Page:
What should happen when I first talk to a healthcare professional?

Your GP (or another healthcare professional) may ask you whether you have been bothered by feeling down, depressed or hopeless and/or by having little interest or pleasure in doing things in the past month. If your answers indicate that you may have depression, you should be offered an assessment. The assessment should be with someone experienced in treating people with mental health problems – this may be the person who asked you the questions.

Assessment

The assessment will enable your healthcare professional to identify whether you have depression. If you do, they will assess what level of depression you have (see mild, moderate and severe depression). They will also discuss with you which treatments would suit you best. They may ask you about:

  • your thoughts, feelings and behaviour

  • how long you have had your symptoms and how they are affecting your everyday life

  • your relationships, and your living and working arrangements

  • whether you have had depression or other mental health problems before – and, if so, whether any treatments were helpful.

You may be asked to answer a written questionnaire.

When assessing you, healthcare professionals should take account of any learning disabilities or other problems that may affect your ability to respond to questions.

Some people find it difficult to discuss their depression, so your confidentiality, privacy and dignity should be respected at all times.

Healthcare professionals should be aware of any sensitive issues relating to being diagnosed with depression and should build a relationship with you based on openness, trust, hope and optimism. They should explain the different ways in which depression develops. They should also discuss the treatments described in this information with you and explain that these can help people to recover from depression. You should also be told about self-help groups and support groups for people with depression.

Support for people who might harm themselves

You (and your family or carer if you agree) should be advised to look out for negative thoughts, changes in behaviour (such as avoiding social activities and contact with other people, or not looking after yourself properly), hopelessness, changes in mood and thoughts about suicide. This is particularly important during stressful periods or when you have just started a treatment. You should contact your GP or another healthcare professional if any of these occur and you are worried.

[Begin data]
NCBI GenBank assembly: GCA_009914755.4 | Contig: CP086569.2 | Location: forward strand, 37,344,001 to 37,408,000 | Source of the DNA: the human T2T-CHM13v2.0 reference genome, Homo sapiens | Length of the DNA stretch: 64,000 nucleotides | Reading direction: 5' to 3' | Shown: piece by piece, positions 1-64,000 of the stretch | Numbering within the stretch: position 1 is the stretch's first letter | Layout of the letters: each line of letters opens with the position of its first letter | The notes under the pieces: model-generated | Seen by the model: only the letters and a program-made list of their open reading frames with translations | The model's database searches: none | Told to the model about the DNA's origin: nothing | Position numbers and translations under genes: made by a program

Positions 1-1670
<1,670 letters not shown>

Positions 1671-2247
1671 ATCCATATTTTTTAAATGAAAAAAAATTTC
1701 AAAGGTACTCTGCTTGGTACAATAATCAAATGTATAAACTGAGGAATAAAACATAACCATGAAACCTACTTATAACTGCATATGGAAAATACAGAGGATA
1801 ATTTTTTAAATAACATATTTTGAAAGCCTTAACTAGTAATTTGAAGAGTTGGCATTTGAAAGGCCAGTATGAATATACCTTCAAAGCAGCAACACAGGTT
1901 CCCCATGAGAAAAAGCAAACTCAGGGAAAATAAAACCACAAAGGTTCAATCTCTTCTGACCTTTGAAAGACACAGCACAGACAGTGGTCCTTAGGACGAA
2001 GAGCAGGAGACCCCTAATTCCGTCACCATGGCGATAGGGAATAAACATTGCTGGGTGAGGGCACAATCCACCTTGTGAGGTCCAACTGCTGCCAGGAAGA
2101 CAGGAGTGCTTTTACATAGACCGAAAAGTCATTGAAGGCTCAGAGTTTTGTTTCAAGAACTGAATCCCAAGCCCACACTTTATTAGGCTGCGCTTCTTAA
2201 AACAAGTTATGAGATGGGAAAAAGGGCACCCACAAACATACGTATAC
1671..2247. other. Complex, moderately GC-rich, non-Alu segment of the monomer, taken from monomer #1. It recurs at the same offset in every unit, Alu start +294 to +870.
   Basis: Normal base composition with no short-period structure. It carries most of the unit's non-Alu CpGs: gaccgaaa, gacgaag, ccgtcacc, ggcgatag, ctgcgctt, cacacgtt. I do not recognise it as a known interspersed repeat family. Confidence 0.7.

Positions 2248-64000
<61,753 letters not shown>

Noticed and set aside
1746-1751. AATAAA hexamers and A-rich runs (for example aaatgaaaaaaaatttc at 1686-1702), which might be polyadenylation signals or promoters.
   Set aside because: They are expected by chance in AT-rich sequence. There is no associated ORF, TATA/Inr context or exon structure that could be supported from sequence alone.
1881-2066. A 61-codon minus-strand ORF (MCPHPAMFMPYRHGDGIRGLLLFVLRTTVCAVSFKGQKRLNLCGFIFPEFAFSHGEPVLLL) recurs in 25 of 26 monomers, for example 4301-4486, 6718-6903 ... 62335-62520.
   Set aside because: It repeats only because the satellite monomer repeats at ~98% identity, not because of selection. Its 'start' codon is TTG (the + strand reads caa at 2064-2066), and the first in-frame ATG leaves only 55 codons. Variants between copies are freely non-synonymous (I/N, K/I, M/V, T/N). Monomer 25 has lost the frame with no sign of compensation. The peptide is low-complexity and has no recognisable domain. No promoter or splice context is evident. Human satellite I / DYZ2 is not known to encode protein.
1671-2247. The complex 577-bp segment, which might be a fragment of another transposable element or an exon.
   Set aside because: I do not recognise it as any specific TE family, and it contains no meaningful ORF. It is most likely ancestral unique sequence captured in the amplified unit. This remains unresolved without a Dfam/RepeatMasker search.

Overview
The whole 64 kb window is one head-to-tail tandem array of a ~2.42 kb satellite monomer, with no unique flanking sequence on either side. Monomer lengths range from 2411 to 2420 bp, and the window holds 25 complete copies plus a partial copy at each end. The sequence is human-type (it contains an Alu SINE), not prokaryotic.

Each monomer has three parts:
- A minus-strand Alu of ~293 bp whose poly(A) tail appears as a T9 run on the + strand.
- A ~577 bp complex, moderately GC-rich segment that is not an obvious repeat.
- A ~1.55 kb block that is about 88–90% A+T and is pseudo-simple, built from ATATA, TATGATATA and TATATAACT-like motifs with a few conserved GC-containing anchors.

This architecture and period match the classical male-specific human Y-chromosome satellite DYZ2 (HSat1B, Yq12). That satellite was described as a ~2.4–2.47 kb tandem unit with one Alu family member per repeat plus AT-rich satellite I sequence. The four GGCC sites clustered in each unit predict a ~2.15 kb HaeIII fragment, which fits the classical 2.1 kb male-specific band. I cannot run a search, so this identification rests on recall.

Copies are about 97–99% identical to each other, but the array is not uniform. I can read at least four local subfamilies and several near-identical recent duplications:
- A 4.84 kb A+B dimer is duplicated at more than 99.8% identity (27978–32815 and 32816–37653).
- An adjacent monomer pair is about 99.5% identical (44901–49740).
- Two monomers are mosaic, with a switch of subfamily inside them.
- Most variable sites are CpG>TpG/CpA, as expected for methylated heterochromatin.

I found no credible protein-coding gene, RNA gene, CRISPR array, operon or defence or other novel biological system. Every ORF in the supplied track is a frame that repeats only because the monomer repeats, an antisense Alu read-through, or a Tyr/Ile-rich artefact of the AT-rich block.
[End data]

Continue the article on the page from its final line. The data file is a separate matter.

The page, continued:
You should also be asked whether you have had thoughts about suicide or harming yourself. If you have, your healthcare professional should make sure you have support and give you information about where you can get further help. You should call your GP or another professional if you are not able to cope and your thoughts about suicide become more intense. They will offer you more help, and talk with you and/or see you more frequently. If there is a strong risk that you might harm yourself (or others), you may be referred to a specialist mental health service (see treatment and care for people who are referred to a specialist mental health service or hospital).

Questions you might like to ask your care team

  • Why am I being offered an assessment?

  • Why have I been diagnosed with depression?

  • What type of depression do you think I have?

  • What does having depression mean for my health/daily life/work?

  • Will I have to go into hospital?

  • What could have caused my symptoms?

  • How will my progress be monitored and who can I contact if my symptoms get worse?

  • Will my diagnosis and treatment remain confidential?

  • Are there any support organisations in my local area?

What are my rights regarding my treatment and care?

If you are concerned about not being able to make important decisions at any time (for instance, if you have severe depression or depression accompanied by hallucinations and delusions) you can write some instructions (called advance statements and advance decisions). The instructions say what treatments and other help you want and do not want to be given. For example, you may not want to be given a particular drug because of its side effects. Your healthcare professional should discuss your instructions with you and can help you to write them if needed. You (and your carer if you agree) should be given a copy of the instructions.

  • Information Standard